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Hughes v. Schnurr

United States District Court, D. Kansas

May 1, 2019

DAN SCHNURR, et al., Defendants.



         Plaintiff brings this pro se civil rights action pursuant to 42 U.S.C. § 1983. The Court granted Plaintiff leave to proceed in forma pauperis. (Doc. 5.) Plaintiff is incarcerated at the Hutchinson Correctional Facility in Hutchinson, Kansas (“HCF”).

         I. Nature of the Matter before the Court

         Plaintiff alleges that on April 17, 2017, his monthly subscription of San Francisco Bay View Newspaper was censored by Defendant Brooke Combs. Plaintiff appealed the censorship and his appeal was denied by Defendant Doug Burris. Plaintiff also alleges that Defendants censored Plaintiff's Socialist Viewpoint publication. Plaintiff alleges that the news that is reported in the newspaper and magazines is also reported on TV and radio as well as in other newspapers that are allowed into the prison, such as USA Today, prison legal news and local papers. Plaintiff also claims that Defendants did not notify the publisher that the publications were being censored. Plaintiff claims violations of his First Amendment rights and to his Fourteenth Amendment right to equal protection.

         Plaintiff names as defendants: Dan Schnurr, HCF Warden; Brooke Combs, Publication Review Officer; Doug Burris; and Pat Keen. Plaintiff seeks nominal damages, compensatory damages of $1, 000.00, a declaratory judgment, and a permanent injunction enjoining Defendants from withholding his subscription of Bay View and Socialist Viewpoint.

         II. Statutory Screening of Prisoner Complaints

         The Court is required to screen complaints brought by prisoners seeking relief against a governmental entity or an officer or an employee of a governmental entity. 28 U.S.C. § 1915A(a). The Court must dismiss a complaint or portion thereof if a plaintiff has raised claims that are legally frivolous or malicious, that fail to state a claim upon which relief may be granted, or that seek monetary relief from a defendant who is immune from such relief. 28 U.S.C. § 1915A(b)(1)-(2).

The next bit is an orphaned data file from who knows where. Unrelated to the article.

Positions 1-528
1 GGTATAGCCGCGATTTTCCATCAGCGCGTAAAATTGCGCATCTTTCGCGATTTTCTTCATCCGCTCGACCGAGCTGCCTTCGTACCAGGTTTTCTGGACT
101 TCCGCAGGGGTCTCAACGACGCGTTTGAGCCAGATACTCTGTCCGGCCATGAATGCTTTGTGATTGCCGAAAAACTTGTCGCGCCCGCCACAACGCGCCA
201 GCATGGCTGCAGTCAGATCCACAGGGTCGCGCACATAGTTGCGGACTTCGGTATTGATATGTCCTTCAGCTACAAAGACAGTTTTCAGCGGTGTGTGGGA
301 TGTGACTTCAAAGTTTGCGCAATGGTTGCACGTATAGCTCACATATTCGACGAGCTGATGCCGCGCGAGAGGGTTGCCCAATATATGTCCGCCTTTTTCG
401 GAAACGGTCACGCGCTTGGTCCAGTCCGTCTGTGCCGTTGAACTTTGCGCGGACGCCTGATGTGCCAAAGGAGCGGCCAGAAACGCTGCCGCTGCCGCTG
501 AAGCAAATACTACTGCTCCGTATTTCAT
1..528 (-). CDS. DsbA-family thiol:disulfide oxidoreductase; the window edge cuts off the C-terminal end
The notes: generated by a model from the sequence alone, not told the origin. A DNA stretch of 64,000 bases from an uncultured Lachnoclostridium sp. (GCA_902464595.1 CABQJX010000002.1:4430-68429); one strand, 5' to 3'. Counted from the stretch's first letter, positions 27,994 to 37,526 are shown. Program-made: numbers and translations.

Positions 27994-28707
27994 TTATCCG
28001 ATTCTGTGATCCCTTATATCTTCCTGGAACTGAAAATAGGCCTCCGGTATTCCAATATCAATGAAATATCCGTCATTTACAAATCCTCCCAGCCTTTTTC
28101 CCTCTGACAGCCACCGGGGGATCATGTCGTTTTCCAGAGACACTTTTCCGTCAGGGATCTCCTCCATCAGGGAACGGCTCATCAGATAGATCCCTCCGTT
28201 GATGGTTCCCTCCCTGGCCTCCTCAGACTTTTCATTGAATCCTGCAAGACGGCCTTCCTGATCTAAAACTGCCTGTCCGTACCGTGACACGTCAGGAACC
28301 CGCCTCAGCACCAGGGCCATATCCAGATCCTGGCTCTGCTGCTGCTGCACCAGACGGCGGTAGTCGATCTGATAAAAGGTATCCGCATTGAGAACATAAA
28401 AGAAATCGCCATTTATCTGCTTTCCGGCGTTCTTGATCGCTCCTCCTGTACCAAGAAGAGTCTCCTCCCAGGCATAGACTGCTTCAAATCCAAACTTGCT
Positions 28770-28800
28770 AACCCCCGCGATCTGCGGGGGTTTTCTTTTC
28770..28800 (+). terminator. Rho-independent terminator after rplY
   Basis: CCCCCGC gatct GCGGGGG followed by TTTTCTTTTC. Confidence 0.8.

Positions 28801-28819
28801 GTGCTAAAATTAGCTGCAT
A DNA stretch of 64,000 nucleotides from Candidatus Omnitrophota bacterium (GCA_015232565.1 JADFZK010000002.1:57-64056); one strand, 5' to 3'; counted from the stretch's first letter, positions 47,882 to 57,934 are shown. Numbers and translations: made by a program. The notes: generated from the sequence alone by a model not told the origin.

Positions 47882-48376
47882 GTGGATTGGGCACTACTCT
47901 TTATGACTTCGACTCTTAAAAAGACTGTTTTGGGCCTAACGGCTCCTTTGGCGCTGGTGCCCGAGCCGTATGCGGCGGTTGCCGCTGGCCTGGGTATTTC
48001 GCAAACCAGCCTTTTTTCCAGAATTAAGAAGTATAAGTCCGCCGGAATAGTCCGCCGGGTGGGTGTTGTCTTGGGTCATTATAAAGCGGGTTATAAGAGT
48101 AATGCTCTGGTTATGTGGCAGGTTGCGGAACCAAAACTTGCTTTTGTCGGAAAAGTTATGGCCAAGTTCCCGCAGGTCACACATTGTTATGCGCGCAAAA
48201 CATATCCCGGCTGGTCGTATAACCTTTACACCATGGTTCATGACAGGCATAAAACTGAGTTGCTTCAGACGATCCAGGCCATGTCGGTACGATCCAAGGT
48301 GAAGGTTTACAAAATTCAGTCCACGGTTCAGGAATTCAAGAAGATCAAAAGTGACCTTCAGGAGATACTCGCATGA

“To state a claim under § 1983, a plaintiff must allege the violation of a right secured by the Constitution and laws of the United States, and must show that the alleged deprivation was committed by a person acting under color of state law.” West v. Atkins, 487 U.S. 42, 48 (1988) (citations omitted); Northington v. Jackson, 973 F.2d 1518, 1523 (10th Cir. 1992). A court liberally construes a pro se complaint and applies “less stringent standards than formal pleadings drafted by lawyers.” Erickson v. Pardus, 551 U.S. 89, 94 (2007). In addition, the court accepts all well-pleaded allegations in the complaint as true. Anderson v. Blake, 469 F.3d 910, 913 (10th Cir. 2006). On the other hand, “when the allegations in a complaint, however true, could not raise a claim of entitlement to relief, ” dismissal is appropriate. Bell Atlantic Corp. v. Twombly, 550 U.S. 544, 558 (2007).

         A pro se litigant's “conclusory allegations without supporting factual averments are insufficient to state a claim upon which relief can be based.” Hall v. Bellmon, 935 F.2d 1106, 1110 (10th Cir. 1991). “[A] plaintiff's obligation to provide the ‘grounds' of his ‘entitlement to relief' requires “more than labels and conclusions, and a formulaic recitation of the elements of a cause of action.” Twombly, 550 U.S. at 555 (citations omitted). The complaint's “factual allegations must be enough to raise a right to relief above the speculative level” and “to state a claim to relief that is plausible on its face.” Id. at 555, 570.